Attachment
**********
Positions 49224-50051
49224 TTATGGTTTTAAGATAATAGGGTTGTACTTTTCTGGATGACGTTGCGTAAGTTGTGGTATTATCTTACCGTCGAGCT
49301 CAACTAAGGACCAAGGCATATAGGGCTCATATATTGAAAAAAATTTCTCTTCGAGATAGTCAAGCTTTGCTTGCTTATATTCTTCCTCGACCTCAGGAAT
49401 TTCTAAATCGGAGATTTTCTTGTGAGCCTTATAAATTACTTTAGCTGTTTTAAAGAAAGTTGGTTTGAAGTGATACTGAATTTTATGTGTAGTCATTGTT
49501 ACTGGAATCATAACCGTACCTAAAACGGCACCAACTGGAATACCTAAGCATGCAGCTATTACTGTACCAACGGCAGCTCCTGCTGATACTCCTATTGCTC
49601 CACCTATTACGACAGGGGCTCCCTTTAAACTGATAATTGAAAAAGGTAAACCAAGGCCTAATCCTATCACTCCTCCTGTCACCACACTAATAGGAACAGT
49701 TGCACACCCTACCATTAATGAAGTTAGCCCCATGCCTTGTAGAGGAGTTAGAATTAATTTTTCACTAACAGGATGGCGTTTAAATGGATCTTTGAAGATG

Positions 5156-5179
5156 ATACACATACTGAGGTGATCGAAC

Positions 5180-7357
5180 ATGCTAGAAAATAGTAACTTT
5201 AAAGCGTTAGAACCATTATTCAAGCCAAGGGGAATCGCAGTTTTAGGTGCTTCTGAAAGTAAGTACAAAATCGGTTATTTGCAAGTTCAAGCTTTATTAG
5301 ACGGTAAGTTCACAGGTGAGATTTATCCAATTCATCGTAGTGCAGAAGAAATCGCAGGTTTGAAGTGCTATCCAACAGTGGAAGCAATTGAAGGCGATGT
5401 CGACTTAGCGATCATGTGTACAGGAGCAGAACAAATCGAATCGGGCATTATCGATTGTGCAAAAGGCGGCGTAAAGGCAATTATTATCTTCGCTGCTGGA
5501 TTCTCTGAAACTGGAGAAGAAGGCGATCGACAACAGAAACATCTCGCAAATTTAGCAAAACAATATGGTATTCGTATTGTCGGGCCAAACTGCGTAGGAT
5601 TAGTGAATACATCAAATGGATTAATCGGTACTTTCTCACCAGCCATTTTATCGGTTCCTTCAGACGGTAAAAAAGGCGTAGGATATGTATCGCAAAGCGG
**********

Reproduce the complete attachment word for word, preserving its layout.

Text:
Positions 49224-50051
49224 TTATGGTTTTAAGATAATAGGGTTGTACTTTTCTGGATGACGTTGCGTAAGTTGTGGTATTATCTTACCGTCGAGCT
49301 CAACTAAGGACCAAGGCATATAGGGCTCATATATTGAAAAAAATTTCTCTTCGAGATAGTCAAGCTTTGCTTGCTTATATTCTTCCTCGACCTCAGGAAT
49401 TTCTAAATCGGAGATTTTCTTGTGAGCCTTATAAATTACTTTAGCTGTTTTAAAGAAAGTTGGTTTGAAGTGATACTGAATTTTATGTGTAGTCATTGTT
49501 ACTGGAATCATAACCGTACCTAAAACGGCACCAACTGGAATACCTAAGCATGCAGCTATTACTGTACCAACGGCAGCTCCTGCTGATACTCCTATTGCTC
49601 CACCTATTACGACAGGGGCTCCCTTTAAACTGATAATTGAAAAAGGTAAACCAAGGCCTAATCCTATCACTCCTCCTGTCACCACACTAATAGGAACAGT
49701 TGCACACCCTACCATTAATGAAGTTAGCCCCATGCCTTGTAGAGGAGTTAGAATTAATTTTTCACTAACAGGATGGCGTTTAAATGGATCTTTGAAGATG

Positions 5156-5179
5156 ATACACATACTGAGGTGATCGAAC

Positions 5180-7357
5180 ATGCTAGAAAATAGTAACTTT
5201 AAAGCGTTAGAACCATTATTCAAGCCAAGGGGAATCGCAGTTTTAGGTGCTTCTGAAAGTAAGTACAAAATCGGTTATTTGCAAGTTCAAGCTTTATTAG
5301 ACGGTAAGTTCACAGGTGAGATTTATCCAATTCATCGTAGTGCAGAAGAAATCGCAGGTTTGAAGTGCTATCCAACAGTGGAAGCAATTGAAGGCGATGT
5401 CGACTTAGCGATCATGTGTACAGGAGCAGAACAAATCGAATCGGGCATTATCGATTGTGCAAAAGGCGGCGTAAAGGCAATTATTATCTTCGCTGCTGGA
5501 TTCTCTGAAACTGGAGAAGAAGGCGATCGACAACAGAAACATCTCGCAAATTTAGCAAAACAATATGGTATTCGTATTGTCGGGCCAAACTGCGTAGGAT
5601 TAGTGAATACATCAAATGGATTAATCGGTACTTTCTCACCAGCCATTTTATCGGTTCCTTCAGACGGTAAAAAAGGCGTAGGATATGTATCGCAAAGCGG